Development-for-Age Z-scores, more commonly known as DAZ scores, are a way to control for the “age effect” when analyzing D-scores. Children develop naturally over time and so comparisons on the D-score scale are difficult when there is variation in age. Older children will almost always have higher D-scores than younger children. This can create analytical difficulties when attempting to understand changes over time or compare groups of children that contain multiple ages.

DAZ is the conceptually very similar to anthropometric outcomes such as Height-for-Age Z-scores (HAZ) and Weight-for-Age Z-scores (WAZ), and Weight-for-Height Z-scores (WHZ) which are commonly used in public health research (https://www.who.int/tools/child-growth-standards).

DAZ is estimated *after* calculating the D-scores for each
child. The D-scores per child are compared to a **reference
sample**. The DAZ is reported in standard deviation units and
represents how close the scored child’s D-score is to the D-scores of
**same-aged** children in the reference sample. DAZ scores
are reported in standard Z-score units, with a mean of 0 and a standard
deviation of 1. This means that:

- If the D-score of the scored child is
*higher*than those in the reference, then the DAZ will be*positive*. - If the D-score is
*lower*than same-aged children in the reference sample, then the DAZ will be*negative* - If the D-score of the child is
*the same*as the average of the reference sample, then the DAZ will be 0.

Before version 1.9.0, DAZ scores were calculated using the entire
Phase I validation sample of GSED data, consisting of 4,374 children
from Bangladesh, Pakistan, and Tanzania. This data included children
that were both very advantaged and those with significant constraints on
their development. In `dscore 1.9.0`

, the reference group has
been refined to a sub-sample of 2,295 children with *minimal*
constraints on their early development.

The default reference group includes children who:

- were of normal birth weight (above 2500 g)
- were born term (between 37 and 42 weeks)
- were not undernourished (according to weight-for-age, height-for-age, or weight-for-height Z-scores)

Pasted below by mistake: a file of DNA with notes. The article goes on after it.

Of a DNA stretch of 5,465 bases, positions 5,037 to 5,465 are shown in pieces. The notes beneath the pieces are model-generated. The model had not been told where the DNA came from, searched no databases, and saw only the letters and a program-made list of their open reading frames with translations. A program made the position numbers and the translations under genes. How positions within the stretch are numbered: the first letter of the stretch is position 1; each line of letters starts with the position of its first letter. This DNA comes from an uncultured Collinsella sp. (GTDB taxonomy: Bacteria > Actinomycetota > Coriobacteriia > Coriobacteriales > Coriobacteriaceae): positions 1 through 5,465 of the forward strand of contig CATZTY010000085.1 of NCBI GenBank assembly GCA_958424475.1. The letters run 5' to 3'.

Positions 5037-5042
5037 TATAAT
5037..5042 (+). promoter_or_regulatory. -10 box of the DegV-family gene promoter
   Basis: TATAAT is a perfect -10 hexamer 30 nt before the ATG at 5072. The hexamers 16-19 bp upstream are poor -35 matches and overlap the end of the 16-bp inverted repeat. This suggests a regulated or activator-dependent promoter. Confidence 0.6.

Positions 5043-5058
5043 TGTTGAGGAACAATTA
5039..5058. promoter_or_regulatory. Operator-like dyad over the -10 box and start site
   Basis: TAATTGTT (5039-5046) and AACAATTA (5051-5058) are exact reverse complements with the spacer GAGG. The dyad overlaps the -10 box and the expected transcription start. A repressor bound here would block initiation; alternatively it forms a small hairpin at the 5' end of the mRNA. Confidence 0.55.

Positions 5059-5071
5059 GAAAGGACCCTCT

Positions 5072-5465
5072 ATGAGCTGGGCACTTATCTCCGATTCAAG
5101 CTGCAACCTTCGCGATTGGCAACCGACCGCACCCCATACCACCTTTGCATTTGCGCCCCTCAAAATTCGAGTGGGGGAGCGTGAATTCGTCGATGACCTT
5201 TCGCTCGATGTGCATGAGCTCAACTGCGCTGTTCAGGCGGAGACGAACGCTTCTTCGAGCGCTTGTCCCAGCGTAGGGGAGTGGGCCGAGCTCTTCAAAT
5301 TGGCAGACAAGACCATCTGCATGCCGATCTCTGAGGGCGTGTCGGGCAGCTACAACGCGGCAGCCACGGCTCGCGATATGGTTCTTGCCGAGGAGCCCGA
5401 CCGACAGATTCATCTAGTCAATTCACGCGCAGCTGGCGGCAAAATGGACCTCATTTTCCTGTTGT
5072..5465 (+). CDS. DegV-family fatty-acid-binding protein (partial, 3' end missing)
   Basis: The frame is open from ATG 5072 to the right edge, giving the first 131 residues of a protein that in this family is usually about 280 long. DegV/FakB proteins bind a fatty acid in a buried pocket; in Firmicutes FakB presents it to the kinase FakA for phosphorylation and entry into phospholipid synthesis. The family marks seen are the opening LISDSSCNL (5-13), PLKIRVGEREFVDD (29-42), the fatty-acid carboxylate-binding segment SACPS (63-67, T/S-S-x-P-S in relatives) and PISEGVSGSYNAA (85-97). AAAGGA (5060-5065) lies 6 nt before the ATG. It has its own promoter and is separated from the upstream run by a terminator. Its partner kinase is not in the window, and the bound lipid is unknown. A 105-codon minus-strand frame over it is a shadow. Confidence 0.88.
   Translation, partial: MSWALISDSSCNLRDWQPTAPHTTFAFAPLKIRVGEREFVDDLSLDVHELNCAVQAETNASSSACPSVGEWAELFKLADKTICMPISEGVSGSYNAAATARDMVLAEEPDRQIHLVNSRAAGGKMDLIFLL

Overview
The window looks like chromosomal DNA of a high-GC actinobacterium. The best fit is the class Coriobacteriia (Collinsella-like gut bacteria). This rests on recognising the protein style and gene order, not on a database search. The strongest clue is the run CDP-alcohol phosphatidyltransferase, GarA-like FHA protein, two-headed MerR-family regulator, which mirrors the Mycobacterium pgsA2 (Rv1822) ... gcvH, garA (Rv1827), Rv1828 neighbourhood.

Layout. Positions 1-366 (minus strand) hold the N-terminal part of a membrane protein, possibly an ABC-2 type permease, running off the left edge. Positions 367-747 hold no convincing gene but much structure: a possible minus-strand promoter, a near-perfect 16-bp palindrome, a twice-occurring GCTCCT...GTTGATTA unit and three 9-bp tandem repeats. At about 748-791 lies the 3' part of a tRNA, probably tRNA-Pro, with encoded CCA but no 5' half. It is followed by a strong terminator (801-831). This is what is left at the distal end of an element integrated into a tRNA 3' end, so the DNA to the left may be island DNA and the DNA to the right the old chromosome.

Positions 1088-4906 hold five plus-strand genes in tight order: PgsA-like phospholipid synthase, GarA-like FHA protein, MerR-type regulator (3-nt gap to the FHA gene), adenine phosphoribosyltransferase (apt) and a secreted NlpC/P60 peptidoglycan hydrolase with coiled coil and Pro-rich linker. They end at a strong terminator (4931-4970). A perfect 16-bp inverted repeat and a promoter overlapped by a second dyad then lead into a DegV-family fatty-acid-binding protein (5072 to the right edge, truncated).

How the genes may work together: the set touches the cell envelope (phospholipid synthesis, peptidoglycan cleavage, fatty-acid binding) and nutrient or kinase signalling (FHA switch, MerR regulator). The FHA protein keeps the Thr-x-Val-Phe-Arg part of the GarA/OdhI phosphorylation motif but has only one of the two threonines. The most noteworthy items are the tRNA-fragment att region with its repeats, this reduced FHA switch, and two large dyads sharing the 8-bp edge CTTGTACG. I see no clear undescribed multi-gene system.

- had no known severe birth defects or chronic health problems
- had a mother who had completed at least a secondary level of education

In the future, the DAZ reference group will be updated with a larger and more representative sample both through the inclusion of additional countries in validation studies as well as a dedicated Norms & Standards study (https://bmjopen.bmj.com/content/13/1/e062562).

Many anthropometric measures use a -2 SD benchmark to describe the
percentage of children with low height for age (stunting) weight for age
(underweight) or weight for height (wasting). DAZ scores *can* be
used with a benchmark for monitoring purposes, but this should be done
with extreme caution. This is because, unlike HAZ, WAZ, and WHZ, DAZ
scores are calculated using a relatively small and globally
unrepresentative reference sample.

Further guidance and a more concrete benchmark will be analyzed after
the completion of an ongoing Norms & Standards study. For now, if a
benchmark for use is required to determine the proportion of children
that are developmentally on track, we recommend using a
**transitional benchmark** -1.5 SD. This is slightly higher
than -2 SD but was determined to give reasonable alignment with
inferences from the ECDI2030 (https://www.sciencedirect.com/science/article/abs/pii/S0885200623001588).

Below we show some illustrative examples of what DAZ can look like in practice and how to interpret results.

```
# Create a dataset of five 13-month old children scoring 5 GSED items
dm <- matrix(
c(
13, 0, 0, 0, 0, 0,
13, 1, 0, 0, 0, 0,
13, 1, 1, 1, 0, 0,
13, 1, 1, 1, 1, 0,
13, 1, 1, 1, 1, 1
),
ncol = 6, byrow = TRUE)
colnames(dm) <- c("age", "gs1moc060", "gs1moc061", "gs1lgc062", "gs1sec063", "gs1moc064")
# Score the data using dscore function
output <- dscore(dm, xunit = "months")
# Add centile rankings to the output
output$centile <- round(100 * pnorm(output$daz), 1)